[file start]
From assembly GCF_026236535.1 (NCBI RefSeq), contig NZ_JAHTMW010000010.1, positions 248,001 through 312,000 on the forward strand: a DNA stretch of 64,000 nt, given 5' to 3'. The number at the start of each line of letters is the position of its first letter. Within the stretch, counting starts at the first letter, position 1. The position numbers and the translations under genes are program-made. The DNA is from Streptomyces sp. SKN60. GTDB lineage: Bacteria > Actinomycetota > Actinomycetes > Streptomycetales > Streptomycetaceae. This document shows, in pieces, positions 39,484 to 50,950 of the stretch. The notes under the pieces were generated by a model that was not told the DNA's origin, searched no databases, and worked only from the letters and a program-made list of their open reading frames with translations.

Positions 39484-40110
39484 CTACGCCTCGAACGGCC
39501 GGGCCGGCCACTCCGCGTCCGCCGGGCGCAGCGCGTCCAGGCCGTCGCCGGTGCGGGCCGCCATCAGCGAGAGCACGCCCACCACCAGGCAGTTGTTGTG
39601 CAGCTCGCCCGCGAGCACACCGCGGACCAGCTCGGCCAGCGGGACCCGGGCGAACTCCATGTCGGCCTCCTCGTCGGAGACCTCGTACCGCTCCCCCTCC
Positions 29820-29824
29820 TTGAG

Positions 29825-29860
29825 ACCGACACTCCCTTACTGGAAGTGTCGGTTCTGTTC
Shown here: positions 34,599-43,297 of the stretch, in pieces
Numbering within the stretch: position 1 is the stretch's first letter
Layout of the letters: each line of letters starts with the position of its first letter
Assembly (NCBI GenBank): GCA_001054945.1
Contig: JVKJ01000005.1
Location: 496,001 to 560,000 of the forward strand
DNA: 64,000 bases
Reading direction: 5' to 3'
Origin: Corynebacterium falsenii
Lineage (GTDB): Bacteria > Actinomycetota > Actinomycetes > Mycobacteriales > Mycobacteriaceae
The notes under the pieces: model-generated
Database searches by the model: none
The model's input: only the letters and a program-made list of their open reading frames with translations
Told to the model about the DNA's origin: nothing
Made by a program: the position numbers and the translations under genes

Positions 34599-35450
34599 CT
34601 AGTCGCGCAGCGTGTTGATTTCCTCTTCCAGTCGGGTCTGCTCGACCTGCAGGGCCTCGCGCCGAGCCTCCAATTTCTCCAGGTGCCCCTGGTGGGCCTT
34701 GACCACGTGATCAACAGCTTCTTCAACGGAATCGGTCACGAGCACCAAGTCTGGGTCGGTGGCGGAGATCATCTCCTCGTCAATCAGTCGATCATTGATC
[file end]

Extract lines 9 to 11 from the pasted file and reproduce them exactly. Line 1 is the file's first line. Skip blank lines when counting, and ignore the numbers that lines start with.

29825 ACCGACACTCCCTTACTGGAAGTGTCGGTTCTGTTC
Shown here: positions 34,599-43,297 of the stretch, in pieces
Numbering within the stretch: position 1 is the stretch's first letter